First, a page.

Mortimer Jerome Adler was the philosopher that I chose. Thinking that I have heard this name before, I knew that this could not be that hard. But come to realize that this was not going to be an easy task. What I thought I knew about this man, well that I knew nothing about him. As I found out Adler had a great impact on my education as I know now. I have always thought as modern philosophers as very stock up in their way, but as I keep on reading about his life in my research, I can see that Adler was not a stock up man but, a very caring and realistic person.
Mortimer Jerome Adler was born on December 28, 1902 in N.Y.C. His father was immigrant jewelry salesman. One of the biggest mile stone I think that he had was that he drops out of school when he was only 14 years old. After that he got a job as secretary and a copy boy at the New York Sun, while he was there Adler was introduce to journalist. Hoping to be a journalist he went to school at Columbian University and took night classes seeing if he could improve his writing. While he took classes he read an autobiography of John Stuart Mill (an English economist and philosopher.) Adler was amazed that Mill had read Plato when he was at the age of 5 and at the age of 14 he had already wrote and edited numerous books by then, just knowing that he himself had not read Plato yet. Form that he decided that he was going to study and work on his own philosophy. As his study through the years at the University he became so involve with his studies that he failed his Physical Education classes which was a required class to graduate. So for that he could not receive his bachelor's degree. But the University still gave him a doctorate in philosophy, also a few years later he was awarded his undergraduate degree. After school he found him self teaching at the same University that he graduated form and was teaching philosophy. He had also tough at the University of Chicago. Not just was he a professor...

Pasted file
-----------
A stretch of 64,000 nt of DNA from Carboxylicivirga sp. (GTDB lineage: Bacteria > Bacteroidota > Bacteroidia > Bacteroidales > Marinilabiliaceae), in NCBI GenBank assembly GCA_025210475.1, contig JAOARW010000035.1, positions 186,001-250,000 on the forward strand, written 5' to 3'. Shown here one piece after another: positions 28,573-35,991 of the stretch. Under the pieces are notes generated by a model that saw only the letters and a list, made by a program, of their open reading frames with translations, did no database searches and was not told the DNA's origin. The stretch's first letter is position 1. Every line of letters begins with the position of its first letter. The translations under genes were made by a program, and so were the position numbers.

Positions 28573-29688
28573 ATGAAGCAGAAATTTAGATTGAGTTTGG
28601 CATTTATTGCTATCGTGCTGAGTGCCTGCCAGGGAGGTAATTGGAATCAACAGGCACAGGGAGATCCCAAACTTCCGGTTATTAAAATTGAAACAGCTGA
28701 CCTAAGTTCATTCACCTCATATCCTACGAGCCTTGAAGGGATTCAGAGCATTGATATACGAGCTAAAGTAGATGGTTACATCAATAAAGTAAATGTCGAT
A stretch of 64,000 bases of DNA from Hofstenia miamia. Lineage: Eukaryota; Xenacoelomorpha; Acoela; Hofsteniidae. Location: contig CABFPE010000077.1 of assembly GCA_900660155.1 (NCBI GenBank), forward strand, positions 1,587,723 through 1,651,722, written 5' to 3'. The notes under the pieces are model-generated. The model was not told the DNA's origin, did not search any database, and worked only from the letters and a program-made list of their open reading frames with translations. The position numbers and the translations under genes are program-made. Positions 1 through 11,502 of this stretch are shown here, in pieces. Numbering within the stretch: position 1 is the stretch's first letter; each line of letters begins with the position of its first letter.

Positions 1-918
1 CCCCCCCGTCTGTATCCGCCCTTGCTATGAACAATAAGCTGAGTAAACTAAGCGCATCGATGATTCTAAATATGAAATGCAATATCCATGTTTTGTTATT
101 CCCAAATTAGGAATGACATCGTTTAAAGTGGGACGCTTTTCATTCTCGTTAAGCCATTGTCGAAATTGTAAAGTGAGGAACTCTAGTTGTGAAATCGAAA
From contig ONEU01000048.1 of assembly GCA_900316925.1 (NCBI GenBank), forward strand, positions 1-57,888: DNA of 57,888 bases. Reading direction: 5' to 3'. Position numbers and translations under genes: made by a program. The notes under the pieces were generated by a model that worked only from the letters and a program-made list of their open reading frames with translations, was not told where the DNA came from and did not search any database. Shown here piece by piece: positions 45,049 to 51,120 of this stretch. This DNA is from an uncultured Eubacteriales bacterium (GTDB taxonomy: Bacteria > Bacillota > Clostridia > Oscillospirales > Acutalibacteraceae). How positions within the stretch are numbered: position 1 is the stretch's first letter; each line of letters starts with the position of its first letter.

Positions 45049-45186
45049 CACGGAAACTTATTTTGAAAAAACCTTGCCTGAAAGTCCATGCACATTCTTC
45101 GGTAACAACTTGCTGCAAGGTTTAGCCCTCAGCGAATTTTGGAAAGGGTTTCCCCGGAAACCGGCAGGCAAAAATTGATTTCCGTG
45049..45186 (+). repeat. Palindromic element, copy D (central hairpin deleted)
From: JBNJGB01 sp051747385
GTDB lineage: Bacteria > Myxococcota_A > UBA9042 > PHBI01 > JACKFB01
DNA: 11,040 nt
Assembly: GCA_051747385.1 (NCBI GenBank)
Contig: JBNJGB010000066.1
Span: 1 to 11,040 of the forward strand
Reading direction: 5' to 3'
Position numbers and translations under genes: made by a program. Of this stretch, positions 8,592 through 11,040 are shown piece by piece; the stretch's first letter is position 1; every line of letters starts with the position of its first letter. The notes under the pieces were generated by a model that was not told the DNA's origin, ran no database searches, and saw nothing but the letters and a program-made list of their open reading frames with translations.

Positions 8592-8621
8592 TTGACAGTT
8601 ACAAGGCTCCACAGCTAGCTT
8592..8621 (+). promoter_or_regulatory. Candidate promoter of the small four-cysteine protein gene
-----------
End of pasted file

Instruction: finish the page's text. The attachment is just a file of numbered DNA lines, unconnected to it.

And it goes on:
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Adler, Mortimer J. Encyclopædia Britannica. Retrieved October 18, 2004, from Encyclopædia Britannica Online.
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Provenzo, E. (n.d.). Contremporary educational thought. retrieved Sept 28, 2004, from Mortinmer Dler Web site: http://www.education.miami.edu/ep/html/mortimer_adler.html.
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